London: Water companies in England and Wales on Monday announced plans to nearly double infrastructure investment as they seek to reduce leaks and cut river sewage, triggering higher bills for customers.

Companies will together spend £96 billion ($117 billion) on water and sewage infrastructure between 2025 and 2030, a 90 percent increase on the current five-year period, industry body Water UK said in a statement.

"This investment is essential to maintain the highest quality drinking water for a growing population, ensure the security of our water supply in the future and significantly reduce the amount of sewage," it said.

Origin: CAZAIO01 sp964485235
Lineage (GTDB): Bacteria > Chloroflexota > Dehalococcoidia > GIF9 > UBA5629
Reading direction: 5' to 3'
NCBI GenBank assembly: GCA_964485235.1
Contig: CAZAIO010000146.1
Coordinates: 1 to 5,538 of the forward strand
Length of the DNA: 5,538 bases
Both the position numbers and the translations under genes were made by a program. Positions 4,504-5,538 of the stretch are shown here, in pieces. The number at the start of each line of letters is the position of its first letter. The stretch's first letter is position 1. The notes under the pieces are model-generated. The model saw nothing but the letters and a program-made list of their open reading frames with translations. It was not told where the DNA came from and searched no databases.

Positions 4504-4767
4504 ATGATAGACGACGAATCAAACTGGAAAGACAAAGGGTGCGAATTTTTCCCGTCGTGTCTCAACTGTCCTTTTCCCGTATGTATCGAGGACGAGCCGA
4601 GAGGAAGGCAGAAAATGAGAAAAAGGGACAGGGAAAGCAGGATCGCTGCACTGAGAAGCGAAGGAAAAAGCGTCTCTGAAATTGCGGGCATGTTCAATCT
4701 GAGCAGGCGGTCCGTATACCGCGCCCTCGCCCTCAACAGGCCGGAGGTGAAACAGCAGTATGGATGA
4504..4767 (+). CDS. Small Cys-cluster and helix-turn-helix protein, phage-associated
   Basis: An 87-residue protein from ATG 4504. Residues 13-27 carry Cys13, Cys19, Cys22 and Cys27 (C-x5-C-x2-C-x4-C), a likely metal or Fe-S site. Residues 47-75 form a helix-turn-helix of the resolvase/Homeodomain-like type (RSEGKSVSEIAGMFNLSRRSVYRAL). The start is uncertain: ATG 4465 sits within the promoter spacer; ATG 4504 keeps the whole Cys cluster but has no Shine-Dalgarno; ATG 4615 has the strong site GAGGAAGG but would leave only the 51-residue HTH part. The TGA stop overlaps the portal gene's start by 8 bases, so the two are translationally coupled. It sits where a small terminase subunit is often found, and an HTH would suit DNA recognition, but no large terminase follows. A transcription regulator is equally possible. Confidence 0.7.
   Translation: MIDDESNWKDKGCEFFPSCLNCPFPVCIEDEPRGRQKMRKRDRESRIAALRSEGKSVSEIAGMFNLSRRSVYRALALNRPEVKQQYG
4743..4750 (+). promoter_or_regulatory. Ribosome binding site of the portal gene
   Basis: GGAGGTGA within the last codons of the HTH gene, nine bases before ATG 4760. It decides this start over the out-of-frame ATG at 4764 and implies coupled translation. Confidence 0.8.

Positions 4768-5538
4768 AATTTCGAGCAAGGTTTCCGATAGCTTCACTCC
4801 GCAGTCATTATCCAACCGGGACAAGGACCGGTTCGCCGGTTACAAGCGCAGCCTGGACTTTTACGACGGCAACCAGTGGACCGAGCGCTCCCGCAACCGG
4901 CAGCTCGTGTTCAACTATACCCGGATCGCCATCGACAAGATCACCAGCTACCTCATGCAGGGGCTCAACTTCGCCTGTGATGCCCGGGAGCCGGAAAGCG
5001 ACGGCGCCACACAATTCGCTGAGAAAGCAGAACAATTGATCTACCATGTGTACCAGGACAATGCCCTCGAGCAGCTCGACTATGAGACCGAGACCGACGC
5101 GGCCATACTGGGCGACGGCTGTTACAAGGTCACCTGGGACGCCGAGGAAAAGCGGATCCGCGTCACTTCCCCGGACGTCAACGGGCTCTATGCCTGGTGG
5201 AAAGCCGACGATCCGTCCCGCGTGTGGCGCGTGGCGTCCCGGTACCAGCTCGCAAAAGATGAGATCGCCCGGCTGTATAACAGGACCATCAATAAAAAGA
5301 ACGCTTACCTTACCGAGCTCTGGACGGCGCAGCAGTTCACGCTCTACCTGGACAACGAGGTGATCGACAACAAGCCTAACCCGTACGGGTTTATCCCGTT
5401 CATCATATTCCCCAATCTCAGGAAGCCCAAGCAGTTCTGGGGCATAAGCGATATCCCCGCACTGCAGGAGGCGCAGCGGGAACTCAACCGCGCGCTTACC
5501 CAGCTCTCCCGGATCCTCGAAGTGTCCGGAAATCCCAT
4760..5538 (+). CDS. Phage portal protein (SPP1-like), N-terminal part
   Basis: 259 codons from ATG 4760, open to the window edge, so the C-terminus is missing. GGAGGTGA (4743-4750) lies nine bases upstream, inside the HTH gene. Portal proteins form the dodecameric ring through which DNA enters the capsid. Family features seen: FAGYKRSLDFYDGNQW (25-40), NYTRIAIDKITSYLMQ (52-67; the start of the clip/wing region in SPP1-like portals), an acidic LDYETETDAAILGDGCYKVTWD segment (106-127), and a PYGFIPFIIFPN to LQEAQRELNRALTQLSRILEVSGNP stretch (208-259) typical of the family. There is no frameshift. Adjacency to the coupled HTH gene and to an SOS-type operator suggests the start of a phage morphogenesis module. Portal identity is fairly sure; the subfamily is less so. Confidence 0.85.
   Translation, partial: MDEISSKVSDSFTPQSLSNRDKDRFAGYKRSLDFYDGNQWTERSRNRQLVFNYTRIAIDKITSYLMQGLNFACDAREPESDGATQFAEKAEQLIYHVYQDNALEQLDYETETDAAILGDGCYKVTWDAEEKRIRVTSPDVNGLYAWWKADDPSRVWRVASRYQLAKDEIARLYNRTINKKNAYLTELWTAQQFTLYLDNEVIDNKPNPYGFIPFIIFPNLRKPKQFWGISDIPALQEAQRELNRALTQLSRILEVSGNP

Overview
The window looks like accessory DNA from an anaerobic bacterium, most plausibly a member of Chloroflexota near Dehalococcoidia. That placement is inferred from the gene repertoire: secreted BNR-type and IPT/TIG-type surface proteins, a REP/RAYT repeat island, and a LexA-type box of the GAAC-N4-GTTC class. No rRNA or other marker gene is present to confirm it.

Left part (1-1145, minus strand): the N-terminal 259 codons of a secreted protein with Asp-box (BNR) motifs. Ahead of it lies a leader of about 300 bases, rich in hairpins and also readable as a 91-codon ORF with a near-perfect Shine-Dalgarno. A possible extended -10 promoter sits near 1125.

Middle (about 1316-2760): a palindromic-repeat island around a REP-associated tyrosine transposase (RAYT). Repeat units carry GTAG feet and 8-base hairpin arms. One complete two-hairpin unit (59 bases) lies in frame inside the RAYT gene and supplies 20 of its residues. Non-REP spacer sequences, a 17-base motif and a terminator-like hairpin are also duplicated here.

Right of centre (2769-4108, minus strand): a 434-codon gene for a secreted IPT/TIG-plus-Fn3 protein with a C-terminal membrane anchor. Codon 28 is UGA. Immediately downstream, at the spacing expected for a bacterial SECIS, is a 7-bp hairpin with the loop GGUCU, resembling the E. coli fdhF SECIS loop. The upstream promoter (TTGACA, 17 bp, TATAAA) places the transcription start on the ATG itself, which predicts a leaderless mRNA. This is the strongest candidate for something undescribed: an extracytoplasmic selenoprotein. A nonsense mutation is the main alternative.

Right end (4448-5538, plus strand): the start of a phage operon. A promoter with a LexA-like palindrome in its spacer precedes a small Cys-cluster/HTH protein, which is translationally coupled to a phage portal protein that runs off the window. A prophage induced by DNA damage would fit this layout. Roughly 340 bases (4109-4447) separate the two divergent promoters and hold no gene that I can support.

To fund the investment, the average bill in England is expected to rise by £156 per year by 2030, Water UK said.

UK regulators last week ordered water companies in England and Wales to return a combined £114 million to customers for failing to meet performance targets, including over river pollution.

The UK's biggest supplier Thames Water, which recently secured a cash injection from shareholders as it struggles to stay afloat, was ordered to return the highest amount at £101 million.

The British government announced in July that any company or individual polluting the country's rivers and other ecosystems would be liable for unlimited fines.